Thursday, June 20, 2013

Anything New?

I just returned from the Charlotte Mason Institute conference at Ferrum College. One of the distinct privileges of that gathering is the stimulating conversation with like-minded CM educators, whether casually at meals, in the accidental meetings on the sidewalk outdoors, or in the deliberate setting of scheduled chats centering on particular themes. During one of the latter sessions, we tackled the subject of new books. Do books have to be "old" to be worth reading, are there any "good" new books, and how can we offer contemporary books to children to interest the "modern" child?

Naturally, these questions provoke further questions. Are old books truly out of date? Are they irrelevant?Does the "modern" child need contemporary authors to kindle his interest? Are the old books and the new books equal in quality and do their contemporary ideas feed the soul and imagination as richly as those that have been tested and tried by the minds of readers who have found them worthy in past generations?

In reviewing the last ten books I have read aloud to my boys, (including such notables as Johnny Tremain, King of the Golden RiverThe Long Winter) I believe the newest book among them (Understood Betsy) is  at least 50 years old. I read all these books when I was a child. Before I left for the conference, I asked my nine-year-old what he would recommend parents do to encourage their children to read and his young  opinion was, "just tell them to read the books you loved when you were a kid, Mom."

But perhaps he is accustomed to my selections and we are out of touch. I am of the old-fashioned opinion  that one of the multitudinous reasons children of today don't engage with current books is that, though these books are "contemporary," they don't really speak to the soul as readily, and though they attempt to entertain the twenty-first century mind, they more often bore it in that attempt. Further, I think it is also highly possible that, because of current attitudes toward children, authors unwittingly oversimplify plots and  character development, attempt too strenuously to "relate," to their contemporary lifestyle, and thus, miss the  fact that children today, though they touch, taste, and handle different things externally, are unchanged as  persons. Indeed, it is the failure to consider the personhood of a child that is the most treacherous mistake  any modern author makes. Relevance is esteemed too highly, and consequently, children are demeaned. My  argument is that today's children are unchanged in their nature. They are still born in the image of God with all  the inherent needs and characteristics that God-given nature encompasses. Namely, they have power to learn;  innate curiosity to learn and grow; are drawn to all that is beautiful, good and true; and will hunger and thirst after all the same things that have fed and nourished children throughout the ages.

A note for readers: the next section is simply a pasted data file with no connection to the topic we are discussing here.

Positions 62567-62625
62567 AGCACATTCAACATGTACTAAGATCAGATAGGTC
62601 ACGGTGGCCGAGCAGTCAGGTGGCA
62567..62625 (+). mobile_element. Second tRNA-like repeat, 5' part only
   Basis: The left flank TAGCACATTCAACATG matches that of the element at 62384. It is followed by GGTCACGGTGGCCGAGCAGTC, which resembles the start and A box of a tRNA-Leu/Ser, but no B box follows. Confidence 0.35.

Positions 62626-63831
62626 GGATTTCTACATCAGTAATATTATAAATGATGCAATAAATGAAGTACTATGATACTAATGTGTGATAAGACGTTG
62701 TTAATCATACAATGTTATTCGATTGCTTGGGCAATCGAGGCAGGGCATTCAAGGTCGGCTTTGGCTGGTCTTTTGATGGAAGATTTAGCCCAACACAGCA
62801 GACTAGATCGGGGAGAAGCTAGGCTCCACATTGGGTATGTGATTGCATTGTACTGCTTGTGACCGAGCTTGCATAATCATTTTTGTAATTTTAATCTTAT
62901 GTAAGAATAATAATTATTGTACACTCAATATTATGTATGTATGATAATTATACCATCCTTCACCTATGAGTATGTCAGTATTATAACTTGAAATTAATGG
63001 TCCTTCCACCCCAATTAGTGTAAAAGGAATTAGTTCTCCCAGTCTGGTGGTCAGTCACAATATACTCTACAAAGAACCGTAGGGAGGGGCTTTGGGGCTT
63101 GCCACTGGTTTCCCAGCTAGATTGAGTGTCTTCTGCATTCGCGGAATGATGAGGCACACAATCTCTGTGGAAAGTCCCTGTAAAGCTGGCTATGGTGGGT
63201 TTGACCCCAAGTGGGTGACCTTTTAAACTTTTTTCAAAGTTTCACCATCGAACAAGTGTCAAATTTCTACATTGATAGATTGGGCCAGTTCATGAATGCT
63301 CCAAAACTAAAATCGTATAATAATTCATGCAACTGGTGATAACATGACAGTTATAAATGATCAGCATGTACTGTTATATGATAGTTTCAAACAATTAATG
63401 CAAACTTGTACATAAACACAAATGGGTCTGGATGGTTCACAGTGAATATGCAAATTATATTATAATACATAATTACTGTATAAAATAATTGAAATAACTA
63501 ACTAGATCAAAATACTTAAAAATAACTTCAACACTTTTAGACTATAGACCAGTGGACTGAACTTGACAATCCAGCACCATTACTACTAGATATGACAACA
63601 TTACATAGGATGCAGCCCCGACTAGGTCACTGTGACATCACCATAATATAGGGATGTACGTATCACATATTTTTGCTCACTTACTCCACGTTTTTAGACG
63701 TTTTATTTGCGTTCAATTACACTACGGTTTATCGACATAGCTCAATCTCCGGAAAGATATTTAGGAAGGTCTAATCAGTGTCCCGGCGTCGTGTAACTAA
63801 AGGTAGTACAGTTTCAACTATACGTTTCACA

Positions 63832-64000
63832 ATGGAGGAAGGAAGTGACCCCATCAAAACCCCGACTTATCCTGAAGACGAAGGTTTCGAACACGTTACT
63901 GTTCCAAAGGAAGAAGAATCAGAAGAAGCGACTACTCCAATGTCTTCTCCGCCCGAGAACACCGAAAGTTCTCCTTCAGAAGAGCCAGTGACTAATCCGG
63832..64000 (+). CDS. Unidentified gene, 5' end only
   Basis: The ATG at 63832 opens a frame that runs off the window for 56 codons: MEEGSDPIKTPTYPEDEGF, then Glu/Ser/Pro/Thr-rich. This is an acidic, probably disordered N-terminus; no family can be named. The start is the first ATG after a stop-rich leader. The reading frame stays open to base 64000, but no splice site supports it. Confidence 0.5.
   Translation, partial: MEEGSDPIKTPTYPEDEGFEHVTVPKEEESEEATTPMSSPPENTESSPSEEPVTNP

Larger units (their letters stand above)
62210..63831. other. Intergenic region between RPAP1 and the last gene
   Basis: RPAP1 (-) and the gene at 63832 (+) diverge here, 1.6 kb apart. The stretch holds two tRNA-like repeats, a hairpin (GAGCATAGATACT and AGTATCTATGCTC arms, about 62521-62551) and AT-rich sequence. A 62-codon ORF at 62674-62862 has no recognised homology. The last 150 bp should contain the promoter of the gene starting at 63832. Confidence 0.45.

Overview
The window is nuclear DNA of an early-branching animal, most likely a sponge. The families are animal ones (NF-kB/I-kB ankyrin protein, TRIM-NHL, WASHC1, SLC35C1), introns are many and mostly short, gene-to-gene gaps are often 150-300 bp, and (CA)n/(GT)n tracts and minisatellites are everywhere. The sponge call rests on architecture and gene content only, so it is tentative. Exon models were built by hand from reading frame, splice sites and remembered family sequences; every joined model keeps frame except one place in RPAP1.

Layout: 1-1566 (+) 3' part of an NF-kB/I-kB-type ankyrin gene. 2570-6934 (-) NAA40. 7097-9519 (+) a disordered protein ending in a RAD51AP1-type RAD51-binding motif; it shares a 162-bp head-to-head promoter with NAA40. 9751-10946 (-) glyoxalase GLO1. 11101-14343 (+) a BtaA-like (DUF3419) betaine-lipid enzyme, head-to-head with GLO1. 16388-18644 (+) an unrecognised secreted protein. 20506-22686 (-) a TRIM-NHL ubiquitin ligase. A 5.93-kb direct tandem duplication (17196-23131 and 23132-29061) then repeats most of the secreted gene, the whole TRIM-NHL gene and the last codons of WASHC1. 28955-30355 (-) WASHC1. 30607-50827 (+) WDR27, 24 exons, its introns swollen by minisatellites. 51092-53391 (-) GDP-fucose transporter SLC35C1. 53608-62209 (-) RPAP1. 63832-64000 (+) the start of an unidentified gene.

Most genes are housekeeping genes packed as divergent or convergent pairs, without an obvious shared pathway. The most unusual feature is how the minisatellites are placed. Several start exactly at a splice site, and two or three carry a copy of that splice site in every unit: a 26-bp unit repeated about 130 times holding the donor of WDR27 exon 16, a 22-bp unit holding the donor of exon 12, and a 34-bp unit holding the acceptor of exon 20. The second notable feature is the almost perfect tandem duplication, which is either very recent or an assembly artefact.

Forgive me if I listen to older voices than mine in reflecting on this question of whether old books speak to a child of today or not.

"The problem with contemporary books is that friends and foes alike share so many common assumptions, assumptions we don't even know we share." -- C.S. Lewis

"We should read books from the past. Books from the future would be just as good, they're just a lot harder to get. Therefore, we ought to enter into the conversations of the many centuries past so that we can balance our own thinking." -- C. S. Lewis

"Every age has its own outlook. It is specially good at seeing certain truths and specially liable to make certain mistakes. We all, therefore, need the books that will correct the characteristic mistakes of our own period. And that means the old books. All contemporary writers share to some extent and contemporary outlook- even those, like myself, who seem most opposed to it... We may be sure that the characteristic blindness of the twentieth century- the blindness about which posterity will ask, "But how could they have